Do you see such a stark difference between Houston and Louisiana? Or is Louisiana not deep south to you? Miami has deep south culture, it's over shadowed by Caribbean and Latino culture but it's certainly there. I've seen it personally, I've met many people from south Florida and they all say the same.
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Old 08-09-2012, 02:34 PM
 
Location: Tysons Corner, VA by way of TEXAS
727 posts, read 1,027,849 times
Reputation: 861
Quote:
Originally Posted by HtownLove View Post
I dunno. People are always using the water as an argument for slowed growth. I dunno, last year they were using it as an reason for Houston, this year they were saying that the damns may not be able to keep back the high levels of water and may cause widespread flooding.

The problem with Houston is not the lack of water, its that they keep shrinking the flood plain. Houston has lots of area where they can harness the water from. I am not sure if ATL is the same, but I am sure that alternative sources could be created if housing didn't encroach on natural water catchment areas.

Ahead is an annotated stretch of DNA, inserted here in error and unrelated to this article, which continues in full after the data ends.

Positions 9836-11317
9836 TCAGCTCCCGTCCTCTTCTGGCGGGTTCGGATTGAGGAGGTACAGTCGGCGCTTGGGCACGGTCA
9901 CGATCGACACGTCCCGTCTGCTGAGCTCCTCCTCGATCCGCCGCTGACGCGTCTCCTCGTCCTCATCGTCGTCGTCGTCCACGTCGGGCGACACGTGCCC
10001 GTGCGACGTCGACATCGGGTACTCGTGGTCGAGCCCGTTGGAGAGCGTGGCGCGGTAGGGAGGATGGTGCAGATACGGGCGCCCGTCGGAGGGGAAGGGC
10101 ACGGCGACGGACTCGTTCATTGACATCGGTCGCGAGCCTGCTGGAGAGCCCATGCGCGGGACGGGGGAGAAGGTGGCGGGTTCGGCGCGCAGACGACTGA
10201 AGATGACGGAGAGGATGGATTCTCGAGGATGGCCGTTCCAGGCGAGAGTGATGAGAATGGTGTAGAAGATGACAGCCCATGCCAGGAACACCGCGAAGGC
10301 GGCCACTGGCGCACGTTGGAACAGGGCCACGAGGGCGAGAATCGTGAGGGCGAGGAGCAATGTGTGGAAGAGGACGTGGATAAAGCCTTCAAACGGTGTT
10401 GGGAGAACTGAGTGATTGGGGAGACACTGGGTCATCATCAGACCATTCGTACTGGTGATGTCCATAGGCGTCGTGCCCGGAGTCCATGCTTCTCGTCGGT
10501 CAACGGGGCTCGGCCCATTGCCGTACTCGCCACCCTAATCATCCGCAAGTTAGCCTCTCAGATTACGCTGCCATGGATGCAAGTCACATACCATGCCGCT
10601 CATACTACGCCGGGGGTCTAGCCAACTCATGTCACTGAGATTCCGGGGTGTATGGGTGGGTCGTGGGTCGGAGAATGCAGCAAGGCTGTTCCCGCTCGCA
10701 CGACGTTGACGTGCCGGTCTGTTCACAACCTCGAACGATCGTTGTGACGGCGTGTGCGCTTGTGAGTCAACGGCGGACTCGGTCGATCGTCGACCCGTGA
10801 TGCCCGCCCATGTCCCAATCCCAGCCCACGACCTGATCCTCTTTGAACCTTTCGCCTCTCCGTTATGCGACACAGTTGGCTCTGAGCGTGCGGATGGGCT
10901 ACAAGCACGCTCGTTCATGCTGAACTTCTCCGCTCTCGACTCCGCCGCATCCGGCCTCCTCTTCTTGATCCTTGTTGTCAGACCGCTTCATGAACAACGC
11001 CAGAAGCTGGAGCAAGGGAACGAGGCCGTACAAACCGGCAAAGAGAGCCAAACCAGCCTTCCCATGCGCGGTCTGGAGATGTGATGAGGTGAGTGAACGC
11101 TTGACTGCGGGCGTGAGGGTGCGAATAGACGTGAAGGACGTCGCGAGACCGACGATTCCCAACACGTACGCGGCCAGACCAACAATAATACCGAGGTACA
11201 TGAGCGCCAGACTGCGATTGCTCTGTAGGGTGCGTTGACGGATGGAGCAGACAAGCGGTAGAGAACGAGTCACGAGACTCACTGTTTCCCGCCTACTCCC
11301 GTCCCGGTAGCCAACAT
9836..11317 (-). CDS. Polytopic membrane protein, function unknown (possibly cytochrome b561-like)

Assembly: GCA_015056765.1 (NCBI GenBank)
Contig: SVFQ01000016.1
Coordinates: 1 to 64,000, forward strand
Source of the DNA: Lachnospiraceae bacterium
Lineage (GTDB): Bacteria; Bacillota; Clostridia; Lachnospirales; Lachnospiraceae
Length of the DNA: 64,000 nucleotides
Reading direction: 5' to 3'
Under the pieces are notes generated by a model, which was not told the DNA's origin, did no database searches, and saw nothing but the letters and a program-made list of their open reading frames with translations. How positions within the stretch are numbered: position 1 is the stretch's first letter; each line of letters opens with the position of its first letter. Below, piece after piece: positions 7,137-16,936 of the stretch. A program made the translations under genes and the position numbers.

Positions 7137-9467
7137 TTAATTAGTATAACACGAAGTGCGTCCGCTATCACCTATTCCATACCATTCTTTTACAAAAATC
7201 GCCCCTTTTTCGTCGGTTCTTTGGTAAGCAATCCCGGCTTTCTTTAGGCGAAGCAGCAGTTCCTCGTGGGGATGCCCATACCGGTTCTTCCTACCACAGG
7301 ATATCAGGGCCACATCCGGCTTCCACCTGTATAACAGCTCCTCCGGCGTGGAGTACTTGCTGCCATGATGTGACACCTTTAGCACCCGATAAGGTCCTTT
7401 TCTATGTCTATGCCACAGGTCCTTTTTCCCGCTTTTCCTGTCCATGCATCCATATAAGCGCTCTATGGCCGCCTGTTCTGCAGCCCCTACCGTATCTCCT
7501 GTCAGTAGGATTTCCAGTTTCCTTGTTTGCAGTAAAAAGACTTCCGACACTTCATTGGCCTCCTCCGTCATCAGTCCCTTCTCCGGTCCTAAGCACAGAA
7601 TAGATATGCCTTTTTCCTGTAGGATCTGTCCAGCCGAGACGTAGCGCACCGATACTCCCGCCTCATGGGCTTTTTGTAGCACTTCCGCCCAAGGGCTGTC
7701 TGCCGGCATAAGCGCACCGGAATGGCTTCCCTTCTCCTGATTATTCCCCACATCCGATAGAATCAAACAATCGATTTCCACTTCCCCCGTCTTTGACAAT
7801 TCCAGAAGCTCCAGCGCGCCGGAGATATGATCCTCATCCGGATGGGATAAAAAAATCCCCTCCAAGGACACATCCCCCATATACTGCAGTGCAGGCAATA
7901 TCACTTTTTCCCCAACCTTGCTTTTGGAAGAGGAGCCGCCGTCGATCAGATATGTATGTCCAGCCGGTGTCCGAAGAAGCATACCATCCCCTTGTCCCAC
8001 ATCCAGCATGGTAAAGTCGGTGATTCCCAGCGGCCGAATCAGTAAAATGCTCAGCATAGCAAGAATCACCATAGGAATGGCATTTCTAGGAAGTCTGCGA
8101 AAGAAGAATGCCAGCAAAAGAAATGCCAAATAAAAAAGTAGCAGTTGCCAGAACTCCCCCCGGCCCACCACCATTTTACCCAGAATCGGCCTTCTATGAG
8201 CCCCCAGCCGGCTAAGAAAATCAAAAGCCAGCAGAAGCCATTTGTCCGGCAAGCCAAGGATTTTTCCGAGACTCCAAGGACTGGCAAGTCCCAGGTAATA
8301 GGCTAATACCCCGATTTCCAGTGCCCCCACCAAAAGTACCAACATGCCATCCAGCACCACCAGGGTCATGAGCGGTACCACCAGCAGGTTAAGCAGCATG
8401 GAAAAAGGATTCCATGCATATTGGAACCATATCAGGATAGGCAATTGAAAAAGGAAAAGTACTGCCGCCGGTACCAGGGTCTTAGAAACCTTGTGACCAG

Houston is a naturally wet area. One of the wettest big cities in the country. If more people move to the core and they stop paving over the area as far as the eyes could see, the soil could be recharged and hydrated better and the area could easily water 10M people.

The new Loop under Construction (The Grand Parkway) will extend the urban area to ATL type levels (ATL's UA is 2600 sq miles, Houston's is 1600), but unfortunately it cuts through natural Prairie areas that hold lots of water. So we unfortunately have more massive flooding to look forward to. Their was even talk about making the highway function as a Dam.

Anyway, I don't think access to water will be as big a deal as it is made out to be. Innovation will step up.
Well in Houston's case I'm not overly concerned because we don't have the issues that Atlanta has.

Atlanta's issue isn't necessarily access to water, but more water rights and who the water from the Chattahoochee and Lake Lanier belong to. I'm not familiar with the hydrology of the area but I have no reason to believe that the water issues are due to supply fears (with the exception of drought conditions).

I read up on the issue a bit and you're probably right.

Check it out if you're interested.

Tri-state water dispute - Wikipedia, the free encyclopedia
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Old 08-09-2012, 02:44 PM
 
Location: St Simons Island, GA
23,042 posts, read 35,003,509 times
Reputation: 15172
Quote:
Originally Posted by majicdonjuan View Post
Well in Houston's case I'm not overly concerned because we don't have the issues that Atlanta has.